By Evan Perez@CNNMoneyFebruary 26, 2014: 6:31 AM ET
Bankers at Credit Suisse used cloak and dagger tactics to help wealthy American clients stash away billions in assets out of sight of the IRS, according to a Senate investigative report released Tuesday.
The Swiss banking giant, which is under investigation by the U.S. Justice Department for allegedly aiding tax evasion by its rich clients, opened a special Zurich airport branch so customers could fly in, meet their private bankers and quickly hit the slopes, Senate investigators said.
VIPs would use a secret elevator operated by remote control to be whisked to private banking suites. And bankers used sparse meeting rooms, avoided sending account statements and leaving paper trails, the Senate report said.
According to the new Senate report, Credit Suisse held more than 22,000 accounts for U.S. customers, with assets valued at between $10 billion and $12 billion. Up to 95% of the accounts weren't reported for tax purposes to the IRS.
The Senate report will be the subject of a hearing Wednesday; executives from Credit Suisse and Justice Department officials are set to testify.
In a statement Wednesday, Credit Suisse acknowledged that misconduct had previously occurred at the bank. A small group of Swiss-based private bankers had violated its policies, without the knowledge of executive management.
"We accept responsibility for and deeply regret these employees' actions," it said.
The bank also said it had terminated the business that provided offshore banking to U.S. residents and was involved in the violations, and had cooperated with the investigations as far as it could under Swiss law.
The Senate probe takes aim not only at the bankers, but also at the Justice Department.
Senators claim prosecutors have moved slowly and not acted aggressively enough to get the names of account holders and the taxes they owe.
The bank is the latest to come under scrutiny for business practices that U.S. authorities say illegally helped customers avoid paying billions in taxes. The government has cracked down on the practice -- in 2009 Swiss bank UBS paid $780 million to settle similar allegations.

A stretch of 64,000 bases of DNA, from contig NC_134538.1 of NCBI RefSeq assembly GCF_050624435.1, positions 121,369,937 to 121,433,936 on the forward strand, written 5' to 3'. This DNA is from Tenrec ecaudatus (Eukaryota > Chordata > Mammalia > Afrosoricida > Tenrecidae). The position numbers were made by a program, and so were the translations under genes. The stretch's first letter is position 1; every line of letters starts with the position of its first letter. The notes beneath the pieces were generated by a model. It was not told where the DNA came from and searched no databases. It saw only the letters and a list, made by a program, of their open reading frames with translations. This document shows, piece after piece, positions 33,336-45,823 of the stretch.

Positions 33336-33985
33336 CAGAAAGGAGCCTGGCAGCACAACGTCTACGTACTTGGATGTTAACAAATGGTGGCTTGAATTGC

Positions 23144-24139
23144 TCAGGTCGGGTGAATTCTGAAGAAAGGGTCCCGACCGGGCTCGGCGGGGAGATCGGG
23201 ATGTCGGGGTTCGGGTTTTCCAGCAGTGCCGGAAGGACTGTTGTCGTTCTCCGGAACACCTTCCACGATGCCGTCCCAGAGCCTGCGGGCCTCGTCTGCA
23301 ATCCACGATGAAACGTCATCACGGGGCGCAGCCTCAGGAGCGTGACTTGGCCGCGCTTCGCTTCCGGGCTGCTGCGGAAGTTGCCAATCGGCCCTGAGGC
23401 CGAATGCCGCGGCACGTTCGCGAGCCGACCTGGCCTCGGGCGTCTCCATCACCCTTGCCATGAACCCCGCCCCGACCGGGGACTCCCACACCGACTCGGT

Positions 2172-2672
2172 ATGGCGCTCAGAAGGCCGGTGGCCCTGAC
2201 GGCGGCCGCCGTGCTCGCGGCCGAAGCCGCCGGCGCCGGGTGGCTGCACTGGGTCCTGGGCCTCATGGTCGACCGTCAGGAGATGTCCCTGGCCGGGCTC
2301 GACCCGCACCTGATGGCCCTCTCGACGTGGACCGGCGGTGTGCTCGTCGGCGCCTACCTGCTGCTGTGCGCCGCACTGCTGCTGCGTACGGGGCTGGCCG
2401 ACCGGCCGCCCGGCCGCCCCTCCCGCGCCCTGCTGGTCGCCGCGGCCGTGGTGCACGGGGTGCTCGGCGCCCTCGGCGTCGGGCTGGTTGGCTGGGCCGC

All told, 14 banks are under criminal investigation.
Sen. Carl Levin, a Democrat who heads the Senate investigations panel that produced the 175-page report, criticized Justice, the bank and Swiss authorities.
"After years of investigating, negotiating and jaw boning the U.S. has names for just 238 of those 22,000 Credit Suisse customers," Levin said. UBS, as part of its 2009 settlement, turned over the names of 4,700 account holders.
Sen. John McCain, the top Republican on the investigations subcommittee, blasted Justice for not holding top bankers "from both ends of the Atlantic" responsible for "practices that went on for years."
Credit Suisse has recently discussed paying about $800 million to settle the Justice Department probe, a figure that some officials and lawmakers think isn't nearly enough.
Levin described it as "too modest" adding: "It doesn't fit the malpractice."
A Justice spokeswoman said the department overall has charged 73 account holders and 35 bankers and advisers with tax evasion and related crimes, and that prosecutors "won't hesitate to indict if and when circumstances merit."
She said prosecutors' work so far "has been forceful enough to cause 43,000 taxpayers to self-report and pay nearly $6 billion in taxes and penalties. Additionally, more than 100 Swiss financial institutions have applied for a program where they fully disclose their illegal conduct, cooperate and pay steep penalties."